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Lígia Bernardet, Louisa Nance, Meral Demirtas, Steve Koch, Edward Szoke, Tressa Fowler, Andrew Loughe, Jennifer Luppens Mahoney, Hui-Ya Chuang, Matthew Pyle, and Robert Gall

The Weather Research and Forecasting (WRF) Developmental Testbed Center (DTC) was formed to promote exchanges between the development and operational communities in the field of Numerical Weather Prediction (NWP). The WRF DTC serves to accelerate the transfer of NWP technology from research to operations and to support a subset of the current WRF operational configurations to the general community. This article describes the mission and recent activities of the WRF DTC, including a detailed discussion about one of its recent projects, the WRF DTC Winter Forecasting Experiment (DWFE).

DWFE was planned and executed by the WRF DTC in collaboration with forecasters and model developers. The real-time phase of the experiment took place in the winter of 2004/05, with two dynamic cores of the WRF model being run once per day out to 48 h. The models were configured with 5-km grid spacing over the entire continental United States to ascertain the value of high-resolution numerical guidance for winter weather prediction. Forecasts were distributed to many National Weather Service Weather Forecast Offices to allow forecasters both to familiarize themselves with WRF capabilities prior to WRF becoming operational at the National Centers for Environmental Prediction (NCEP) in the North American Mesoscale Model (NAM) application, and to provide feedback about the model to its developers. This paper presents the experiment's configuration, the results of objective forecast verification, including uncertainty measures, a case study to illustrate the potential use of DWFE products in the forecasting process, and a discussion about the importance and challenges of real-time experiments involving forecaster participation.

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F. Martin Ralph, Janet Intrieri, David Andra Jr., Robert Atlas, Sid Boukabara, David Bright, Paula Davidson, Bruce Entwistle, John Gaynor, Steve Goodman, Jiann-Gwo Jiing, Amy Harless, Jin Huang, Gary Jedlovec, John Kain, Steven Koch, Bill Kuo, Jason Levit, Shirley Murillo, Lars Peter Riishojgaard, Timothy Schneider, Russell Schneider, Travis Smith, and Steven Weiss

Test beds have emerged as a critical mechanism linking weather research with forecasting operations. The U.S. Weather Research Program (USWRP) was formed in the 1990s to help identify key gaps in research related to major weather prediction problems and the role of observations and numerical models. This planning effort ultimately revealed the need for greater capacity and new approaches to improve the connectivity between the research and forecasting enterprise.

Out of this developed the seeds for what is now termed “test beds.” While many individual projects, and even more broadly the NOAA/National Weather Service (NWS) Modernization, were successful in advancing weather prediction services, it was recognized that specific forecast problems warranted a more focused and elevated level of effort. The USWRP helped develop these concepts with science teams and provided seed funding for several of the test beds described.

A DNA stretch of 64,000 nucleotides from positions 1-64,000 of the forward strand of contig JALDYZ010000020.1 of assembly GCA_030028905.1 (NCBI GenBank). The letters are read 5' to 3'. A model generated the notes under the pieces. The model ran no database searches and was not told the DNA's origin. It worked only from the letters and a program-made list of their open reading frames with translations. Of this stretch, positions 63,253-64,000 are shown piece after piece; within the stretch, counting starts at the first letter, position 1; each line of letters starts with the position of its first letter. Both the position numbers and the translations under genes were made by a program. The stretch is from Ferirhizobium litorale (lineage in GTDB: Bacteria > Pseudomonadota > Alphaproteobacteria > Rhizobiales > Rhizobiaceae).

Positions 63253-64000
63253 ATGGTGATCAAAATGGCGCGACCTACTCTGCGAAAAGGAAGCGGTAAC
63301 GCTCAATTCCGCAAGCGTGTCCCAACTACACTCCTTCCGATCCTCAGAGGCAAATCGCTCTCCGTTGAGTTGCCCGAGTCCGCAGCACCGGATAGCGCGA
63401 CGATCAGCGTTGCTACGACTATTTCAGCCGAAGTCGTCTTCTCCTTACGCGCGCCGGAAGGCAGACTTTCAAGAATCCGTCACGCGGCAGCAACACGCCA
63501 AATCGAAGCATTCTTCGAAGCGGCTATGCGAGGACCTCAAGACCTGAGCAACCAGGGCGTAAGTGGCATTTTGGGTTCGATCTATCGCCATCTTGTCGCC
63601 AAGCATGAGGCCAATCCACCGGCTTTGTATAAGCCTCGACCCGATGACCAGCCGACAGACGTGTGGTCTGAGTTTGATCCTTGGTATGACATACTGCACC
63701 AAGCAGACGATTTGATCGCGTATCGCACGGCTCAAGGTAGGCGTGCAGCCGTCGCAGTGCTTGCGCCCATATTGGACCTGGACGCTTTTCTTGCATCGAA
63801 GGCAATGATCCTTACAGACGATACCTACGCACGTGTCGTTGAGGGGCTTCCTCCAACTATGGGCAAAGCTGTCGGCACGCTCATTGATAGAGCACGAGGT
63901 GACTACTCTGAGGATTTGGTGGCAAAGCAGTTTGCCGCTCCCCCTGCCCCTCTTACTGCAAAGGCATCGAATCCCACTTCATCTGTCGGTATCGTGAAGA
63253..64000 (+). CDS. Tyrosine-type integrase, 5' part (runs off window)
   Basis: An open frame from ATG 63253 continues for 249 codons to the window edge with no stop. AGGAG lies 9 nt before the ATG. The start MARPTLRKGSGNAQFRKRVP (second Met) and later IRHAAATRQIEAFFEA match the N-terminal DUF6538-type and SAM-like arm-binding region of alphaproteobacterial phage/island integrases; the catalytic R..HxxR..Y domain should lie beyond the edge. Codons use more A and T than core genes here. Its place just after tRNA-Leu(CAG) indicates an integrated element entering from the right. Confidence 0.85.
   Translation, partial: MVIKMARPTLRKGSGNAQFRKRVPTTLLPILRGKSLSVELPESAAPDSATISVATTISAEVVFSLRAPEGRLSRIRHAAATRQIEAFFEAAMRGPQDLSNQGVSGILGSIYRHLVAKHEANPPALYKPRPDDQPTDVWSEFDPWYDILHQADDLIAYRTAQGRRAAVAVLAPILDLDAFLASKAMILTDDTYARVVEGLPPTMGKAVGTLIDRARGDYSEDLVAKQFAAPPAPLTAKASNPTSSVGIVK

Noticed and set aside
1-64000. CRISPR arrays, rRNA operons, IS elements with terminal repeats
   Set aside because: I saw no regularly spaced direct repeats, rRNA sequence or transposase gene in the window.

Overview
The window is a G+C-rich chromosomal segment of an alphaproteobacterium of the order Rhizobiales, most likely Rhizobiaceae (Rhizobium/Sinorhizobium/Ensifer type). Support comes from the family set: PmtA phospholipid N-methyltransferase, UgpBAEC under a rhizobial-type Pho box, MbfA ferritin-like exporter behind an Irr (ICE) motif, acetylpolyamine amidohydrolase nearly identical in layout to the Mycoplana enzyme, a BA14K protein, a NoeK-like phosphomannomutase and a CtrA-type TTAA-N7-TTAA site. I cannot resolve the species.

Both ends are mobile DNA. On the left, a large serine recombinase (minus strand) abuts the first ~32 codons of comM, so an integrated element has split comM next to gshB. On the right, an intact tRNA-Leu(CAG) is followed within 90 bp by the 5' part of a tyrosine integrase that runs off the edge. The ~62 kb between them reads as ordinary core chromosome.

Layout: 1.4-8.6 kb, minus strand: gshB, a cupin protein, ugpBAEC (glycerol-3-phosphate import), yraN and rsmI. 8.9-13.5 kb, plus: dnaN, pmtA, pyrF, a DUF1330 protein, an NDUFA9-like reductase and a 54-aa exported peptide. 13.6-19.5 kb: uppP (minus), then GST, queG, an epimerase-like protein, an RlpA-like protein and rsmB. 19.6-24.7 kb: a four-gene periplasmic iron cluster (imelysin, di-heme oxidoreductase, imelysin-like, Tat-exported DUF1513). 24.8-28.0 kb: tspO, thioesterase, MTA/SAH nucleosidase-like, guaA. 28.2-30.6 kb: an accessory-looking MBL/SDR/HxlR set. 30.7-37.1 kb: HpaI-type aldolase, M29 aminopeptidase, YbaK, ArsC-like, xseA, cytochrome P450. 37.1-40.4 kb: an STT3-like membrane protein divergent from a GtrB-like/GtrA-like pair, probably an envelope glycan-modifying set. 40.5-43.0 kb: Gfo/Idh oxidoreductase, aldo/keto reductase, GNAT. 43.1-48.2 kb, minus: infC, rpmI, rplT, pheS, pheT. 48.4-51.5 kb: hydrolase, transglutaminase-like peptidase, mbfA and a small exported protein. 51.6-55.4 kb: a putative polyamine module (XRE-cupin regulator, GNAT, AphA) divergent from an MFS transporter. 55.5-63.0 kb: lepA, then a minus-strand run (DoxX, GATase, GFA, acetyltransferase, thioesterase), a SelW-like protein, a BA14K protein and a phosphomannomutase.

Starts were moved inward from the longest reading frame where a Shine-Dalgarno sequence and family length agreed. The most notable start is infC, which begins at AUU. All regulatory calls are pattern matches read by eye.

Based on the varying NOAA mission requirements for forecasting, differences in the organizational structure and methods used to provide those services, and differences in the state of the science related to those forecast challenges, test beds have taken on differing characteristics, strategies, and priorities. Current test bed efforts described have all emerged between 2000 and 2011 and focus on hurricanes (Joint Hurricane Testbed), precipitation (Hydrometeorology Testbed), satellite data assimilation (Joint Center for Satellite Data Assimilation), severe weather (Hazardous Weather Testbed), satellite data support for severe weather prediction (Short-Term Prediction Research and Transition Center), mesoscale modeling (Developmental Testbed Center), climate forecast products (Climate Testbed), testing and evaluation of satellite capabilities [Geostationary Operational Environmental Satellite-R Series (GOES-R) Proving Ground], aviation applications (Aviation Weather Testbed), and observing system experiments (OSSE Testbed).

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Melanie Wetzel, David Dempsey, Sandra Nilsson, Mohan Ramamurthy, Steve Koch, Jennie Moody, David Knight, Charles Murphy, David Fulker, Mary Marlino, Michael Morgan, Doug Yarger, Dan Vietor, and Greg Cox

An education-oriented workshop for college faculty in the atmospheric and related sciences was held in Boulder, Colorado, during June 1997 by three programs of the University Corporation for Atmospheric Research. The objective of this workshop was to provide faculty with hands-on training in the use of Web-based instructional methods for specific application to the teaching of satellite remote sensing in their subject areas. More than 150 faculty and associated scientists participated, and postworkshop evaluation showed it to have been a very successful integration of information and activities related to computer-based instruction, educational principles, and scientific lectures.

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